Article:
The 2014-15 athletic department financial database was released this month at USA Today. It won't get the average fan's blood pumping by any stretch, but it's an intriguing look at how the college athletic money machine churns. These numbers do not typically include those of private institutions, which are not required to disclose financial information.
Before we look at the individual school numbers, here are the average revenue, expenses, and profit numbers broken down by conference. As one would expect, the SEC is bringing in more revenue and profit than any other conference in the country, and it's not particularly close. The Big Ten comes in at No. 2 in terms of revenue, but is only No. 4 for profit because it has the highest average expenses in the country.
|Conference||Avg. Revenue||Avg. Expenses||Avg. Profit/Loss|
The SEC makes a per-team average of about $14 million more in revenue than its closest peer and $12 million more in average profit after expenses.
And yes, that's the Pac-12 coming in with an average loss of over $1.5 million last year. It's difficult to attribute these numbers to one cause, but they are due in large part to the revenue numbers the Pac-12 Network is generating, coming in well below even the most conservative estimates when the network launched. The Pac-12 Network only has 11 million subscribers entering its fourth year, compared to the 66 million SEC Network (which charges a larger fee) had in its first year of operation.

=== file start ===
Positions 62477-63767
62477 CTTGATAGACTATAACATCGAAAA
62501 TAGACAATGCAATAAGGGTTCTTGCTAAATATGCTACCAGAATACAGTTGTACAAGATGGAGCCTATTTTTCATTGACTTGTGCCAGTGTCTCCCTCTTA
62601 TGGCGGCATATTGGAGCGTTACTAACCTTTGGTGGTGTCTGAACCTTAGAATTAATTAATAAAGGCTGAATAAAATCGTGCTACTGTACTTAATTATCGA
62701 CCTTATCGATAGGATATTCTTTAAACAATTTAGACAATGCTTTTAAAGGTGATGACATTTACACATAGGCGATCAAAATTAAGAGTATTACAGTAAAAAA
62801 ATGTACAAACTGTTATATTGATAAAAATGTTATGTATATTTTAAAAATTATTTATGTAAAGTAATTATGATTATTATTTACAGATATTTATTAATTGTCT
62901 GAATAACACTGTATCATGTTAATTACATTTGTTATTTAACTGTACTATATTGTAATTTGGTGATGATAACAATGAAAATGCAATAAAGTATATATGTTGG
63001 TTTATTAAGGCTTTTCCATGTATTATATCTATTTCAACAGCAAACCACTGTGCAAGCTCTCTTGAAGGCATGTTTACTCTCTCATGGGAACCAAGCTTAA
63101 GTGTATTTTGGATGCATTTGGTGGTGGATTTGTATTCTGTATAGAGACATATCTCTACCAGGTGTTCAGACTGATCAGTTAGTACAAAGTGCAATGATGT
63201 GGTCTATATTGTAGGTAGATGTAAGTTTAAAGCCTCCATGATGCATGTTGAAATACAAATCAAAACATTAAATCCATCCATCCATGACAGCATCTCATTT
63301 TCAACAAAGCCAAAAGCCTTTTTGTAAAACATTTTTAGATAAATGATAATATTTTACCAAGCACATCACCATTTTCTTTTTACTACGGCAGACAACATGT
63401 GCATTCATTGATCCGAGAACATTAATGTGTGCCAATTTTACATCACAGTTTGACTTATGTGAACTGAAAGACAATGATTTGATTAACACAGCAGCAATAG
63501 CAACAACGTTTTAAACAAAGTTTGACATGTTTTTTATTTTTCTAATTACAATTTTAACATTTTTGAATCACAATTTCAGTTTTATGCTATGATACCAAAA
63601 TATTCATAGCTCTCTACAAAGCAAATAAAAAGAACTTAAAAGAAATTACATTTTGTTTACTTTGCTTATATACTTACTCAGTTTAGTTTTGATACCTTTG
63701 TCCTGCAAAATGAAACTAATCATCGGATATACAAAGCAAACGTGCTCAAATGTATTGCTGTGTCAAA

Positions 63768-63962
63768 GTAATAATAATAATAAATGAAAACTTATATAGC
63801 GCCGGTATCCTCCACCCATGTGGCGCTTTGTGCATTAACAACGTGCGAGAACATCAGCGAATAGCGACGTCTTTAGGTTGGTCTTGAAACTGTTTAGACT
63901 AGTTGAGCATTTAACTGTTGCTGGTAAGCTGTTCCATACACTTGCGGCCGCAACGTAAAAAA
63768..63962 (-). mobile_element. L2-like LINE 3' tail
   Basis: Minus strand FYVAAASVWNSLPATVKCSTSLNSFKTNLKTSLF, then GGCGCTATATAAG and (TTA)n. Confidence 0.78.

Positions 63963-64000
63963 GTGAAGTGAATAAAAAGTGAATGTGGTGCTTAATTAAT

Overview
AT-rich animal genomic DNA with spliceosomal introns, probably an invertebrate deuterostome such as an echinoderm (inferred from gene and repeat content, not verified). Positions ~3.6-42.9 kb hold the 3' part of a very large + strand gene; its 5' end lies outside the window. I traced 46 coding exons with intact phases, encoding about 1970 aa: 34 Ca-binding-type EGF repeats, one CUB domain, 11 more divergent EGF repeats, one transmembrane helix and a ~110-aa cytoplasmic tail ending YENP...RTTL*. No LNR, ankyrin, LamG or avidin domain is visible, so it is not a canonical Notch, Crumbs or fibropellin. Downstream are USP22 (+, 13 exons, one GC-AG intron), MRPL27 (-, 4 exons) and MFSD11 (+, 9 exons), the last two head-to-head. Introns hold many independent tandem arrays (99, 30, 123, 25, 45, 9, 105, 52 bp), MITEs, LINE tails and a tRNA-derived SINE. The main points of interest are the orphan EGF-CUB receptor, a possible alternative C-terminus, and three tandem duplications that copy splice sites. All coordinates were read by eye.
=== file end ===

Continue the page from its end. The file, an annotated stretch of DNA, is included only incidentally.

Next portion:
Here is the full breakdown of every power conference school, excluding private institutions. Let's look at some of the more interesting points, starting with the top 10 schools on the list.
|Ohio State||Big Ten||$167,166,065||$154,033,208||$13,132,857|
|Penn State||Big Ten||$125,720,619||$122,271,407||$3,449,212|
The first thing you'll notice here is the distance between Texas A&M's revenue and profits and everyone else's. This is likely due to an influx of donations related to the renovation of Kyle Field and will subside in the same way Oregon's did after getting a massive donation from Phil Knight last year. Those donations pushed the Aggies above rivals Texas, something that surely enrages some Longhorn fans to the point of proclaiming how little they care and that they actually find it funny.
As for the rest of the SEC, the league did just fine. The conference ended up with four of the top seven, five of the top 10, and 10 of the top 17 teams on this list, with the only outliers falling outside that range being Missouri, Ole Miss and Mississippi State.
The Big Ten programs pull in a good amount of money, and those numbers are set to increase when they begin playing under their new media rights deals. The conference is reportedly nearing a sale of half its TV package to Fox and bringing in $250 million a year, and that's just for half the Big Ten's rights. More is coming.
If you move to the bottom of the list, you see why the Pac-12's revenue numbers are in the state they're in. The bottom four Power 5 schools are all Pac-12 teams. Of the eight programs that lost money in 2015, four of them are in the Pac-12.
|Kansas State||Big 12||$75,323,278||$67,316,209||$8,007,069|
|Iowa State||Big 12||$75,283,516||$75,209,309||$74,207|
Over in the Big 12, Texas and Oklahoma are predictably high in the national revenue rankings, at Nos. 2 and 8, respectively. But there's a significant gap before you find the next-highest Big 12 team, which is Oklahoma State at No. 26. Kansas is next at No. 28, which, hey, Kansas!